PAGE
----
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All Around the Mulberry Bush...

May 2, 2001

If the handful of people who have preserved their common sense were to take a step back and look at it, the ridiculousness of current events in the "free" software world would become laughably apparent.

I took that step back when I read my friend and colleague Michael Hall's gnotebook column last Friday. It dealt with the flagship GUI desktop of the Free Software Foundation. Which is to say, it discussed the products of two commercial enterprises, Ximian and Eazel. In the case of the former, it had to do with the lengthy wait users had endured before gaining access to the binary version of Ximian-brand Gnome. The discussion of the latter had to do with Eazel's solicitation of donations to keep the company afloat.

Now. Wait a minute here. Gnome was started because the Free Software Foundation ("information wants to be free") got itself in high moral dudgeon over the fact that an independently developed (meaning, no one kissed Richard M. Stallman's, uh, ring) desktop, KDE, was being produced under terms that no user could find objectionable but that the Free Software Foundation found insufficiently "free," based upon its made-up definition of the word. We jump ahead a few years. Gnome is controlled -- c'mon, don't kid yourself -- by two companies. KDE, meanwhile, isn't controlled by any companies. It doesn't even have any companies that distribute versions of it exclusively. If one were the suspicious sort, which I am, one would wonder if maybe there were more here than meets the eye.

The Free Software Foundation was formed because Richard M. Stallman had a vendetta based on the disparity between the way things work and the way he wished things worked, and he was smart enough to realize that packing up the most complicated text editor in the world and taking it home would not make quite the statement that forming a movement would. He was aware of the phenomenon codified by Abraham Maslow: there are lots of people who will sign on to just about any movement in exchange for the sense of belongingness that being the proud member of a group imparts. Fair enough. Nothing wrong with that. As long as you live it.

Because, you see, it seems as if not all information wants to be free. The financial records of the Free Software Foundation, for instance. I've repeatedly requested them, and those requests have gone unanswered. It is a peculiar irony that I can easily learn far more about the financial dealings of Microsoft Corp., than I can about the Free Software Foundation, where information wants to be free so long as it's other people's information.

Why does this matter? Read on.

The Monkey Chased the Eazel

One of the worst-kept secrets in the Linux community is the bitter rivalry between Ximian and Eazel. Though putting on the public face of happy cooperation to produce the best Gnome possible (all within the rubric of "free" software), privately they held and hold each other in contempt, and either would be delighted to see the other disappear entirely. Earlier this year the Eazels were saying that the Ximians were hijacking and changing big parts of fundamental pieces of Gnome code, with the apparent aim of breaking Eazel. The Ximians right now say that the Eazels have produced some really lousy code, which Ximian Gnome 1.4 gives users the option of not using.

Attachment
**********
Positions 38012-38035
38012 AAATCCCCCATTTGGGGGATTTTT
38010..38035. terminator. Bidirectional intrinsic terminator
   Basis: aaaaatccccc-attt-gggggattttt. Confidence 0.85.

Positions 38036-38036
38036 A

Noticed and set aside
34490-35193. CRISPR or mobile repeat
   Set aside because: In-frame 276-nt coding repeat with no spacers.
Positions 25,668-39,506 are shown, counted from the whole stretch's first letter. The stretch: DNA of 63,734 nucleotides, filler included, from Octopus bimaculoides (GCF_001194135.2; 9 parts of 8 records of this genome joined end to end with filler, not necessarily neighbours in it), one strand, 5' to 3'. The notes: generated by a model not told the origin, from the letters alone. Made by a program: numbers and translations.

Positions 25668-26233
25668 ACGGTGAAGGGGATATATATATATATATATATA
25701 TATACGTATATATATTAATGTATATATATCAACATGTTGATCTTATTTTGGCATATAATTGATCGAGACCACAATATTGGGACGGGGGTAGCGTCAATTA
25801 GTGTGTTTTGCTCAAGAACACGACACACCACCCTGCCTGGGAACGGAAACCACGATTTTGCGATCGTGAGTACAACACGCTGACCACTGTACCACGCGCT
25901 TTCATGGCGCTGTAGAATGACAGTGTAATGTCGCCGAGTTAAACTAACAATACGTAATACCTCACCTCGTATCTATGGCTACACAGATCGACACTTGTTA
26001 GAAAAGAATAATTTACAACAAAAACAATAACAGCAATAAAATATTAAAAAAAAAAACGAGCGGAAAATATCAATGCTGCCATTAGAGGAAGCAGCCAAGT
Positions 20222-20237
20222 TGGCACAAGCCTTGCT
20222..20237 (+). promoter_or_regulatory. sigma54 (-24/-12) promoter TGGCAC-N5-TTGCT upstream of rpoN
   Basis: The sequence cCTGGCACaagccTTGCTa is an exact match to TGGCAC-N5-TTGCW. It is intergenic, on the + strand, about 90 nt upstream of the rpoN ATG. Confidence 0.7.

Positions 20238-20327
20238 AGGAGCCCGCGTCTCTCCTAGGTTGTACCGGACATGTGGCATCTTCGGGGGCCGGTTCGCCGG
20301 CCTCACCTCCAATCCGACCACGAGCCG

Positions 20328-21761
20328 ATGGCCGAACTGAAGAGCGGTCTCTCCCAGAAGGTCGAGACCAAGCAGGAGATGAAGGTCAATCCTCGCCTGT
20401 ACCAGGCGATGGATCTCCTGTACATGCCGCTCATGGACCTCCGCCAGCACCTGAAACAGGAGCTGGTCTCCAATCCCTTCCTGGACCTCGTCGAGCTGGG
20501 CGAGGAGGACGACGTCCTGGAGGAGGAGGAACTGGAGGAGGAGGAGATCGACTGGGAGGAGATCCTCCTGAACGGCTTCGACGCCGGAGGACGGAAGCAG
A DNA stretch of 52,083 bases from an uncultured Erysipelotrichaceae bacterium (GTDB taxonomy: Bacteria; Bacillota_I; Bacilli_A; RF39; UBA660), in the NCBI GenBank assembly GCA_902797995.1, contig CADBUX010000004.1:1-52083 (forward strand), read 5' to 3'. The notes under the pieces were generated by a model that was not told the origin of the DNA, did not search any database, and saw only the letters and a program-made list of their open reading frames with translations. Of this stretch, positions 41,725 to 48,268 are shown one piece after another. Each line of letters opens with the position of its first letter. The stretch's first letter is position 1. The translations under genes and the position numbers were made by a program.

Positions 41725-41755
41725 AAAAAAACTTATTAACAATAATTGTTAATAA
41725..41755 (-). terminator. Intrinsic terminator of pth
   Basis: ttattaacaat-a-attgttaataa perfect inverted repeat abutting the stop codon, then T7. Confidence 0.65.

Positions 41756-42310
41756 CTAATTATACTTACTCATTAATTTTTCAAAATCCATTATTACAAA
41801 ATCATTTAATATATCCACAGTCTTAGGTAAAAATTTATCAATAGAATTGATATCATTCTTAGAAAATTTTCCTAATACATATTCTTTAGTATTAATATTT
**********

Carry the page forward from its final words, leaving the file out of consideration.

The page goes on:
This is all just fine. Two competing companies bound by a broad area of common interest -- Ford and GM, after all, both need gasoline -- can be expected to do battle, though this is turning into a Netscape v. Microsoft in miniature.

The two companies, too, provide a sense of the cost of "free" software. Eazel has burned through at least $13-million in venture capital ("Can you imagine?" asked a friend who develops commercial software. "They raised $13-million for a file manager!") so quickly that it had to lay off scores of people not long ago. (The mind boggles. It cost nowhere near $13 million to produce all of KDE, which besides being the most widely used Linux desktop also works reliably and has actual applications.) A year ago, Ximian (then Helix) was the darling of the popular press, which was especially fond of its very nice and thoroughly outspoken co-founder, Miguel de Icaza. Ximian raised large amounts of money, more than Eazel did, from trendy Bostonian venture capitalists. Yet there have been shakeups in Ximian recently, as it apparently occurred to the company that inasmuch as the tech sector is no longer trendy, those investors are going to want a return on their money. The latest change was when co-founder Nat Friedman stepped down as CEO in favor of a fellow who had made money, and lots of it, in the old-fashioned closed-source, pay-for-it software world. No matter what you say abut WordStar and Broderbund, you cannot say that they peed away millions in under a year with nothing much to show for it. Their years included profitable ones. Ximian would like to have some of those, too, but first there needs to be an end to the headlong dash in the other direction. Right now, it looks to the dispassionate observer that if Ximian is chasing Eazel anywhere, it's in the liquitation derby (with Caldera kindly agreeing to provide the pace car).

Both companies still say that somebody will pay them to do or provide something, somehow, sometime. One is forced to wonder if, had they started up at any time other than a unique few years in which money was thrown at anything that moved or looked as if it might move, they'd have made it this far. Note to Children of the 90s: The theory that there is no difference between wishful thinking and reality has been disproved.

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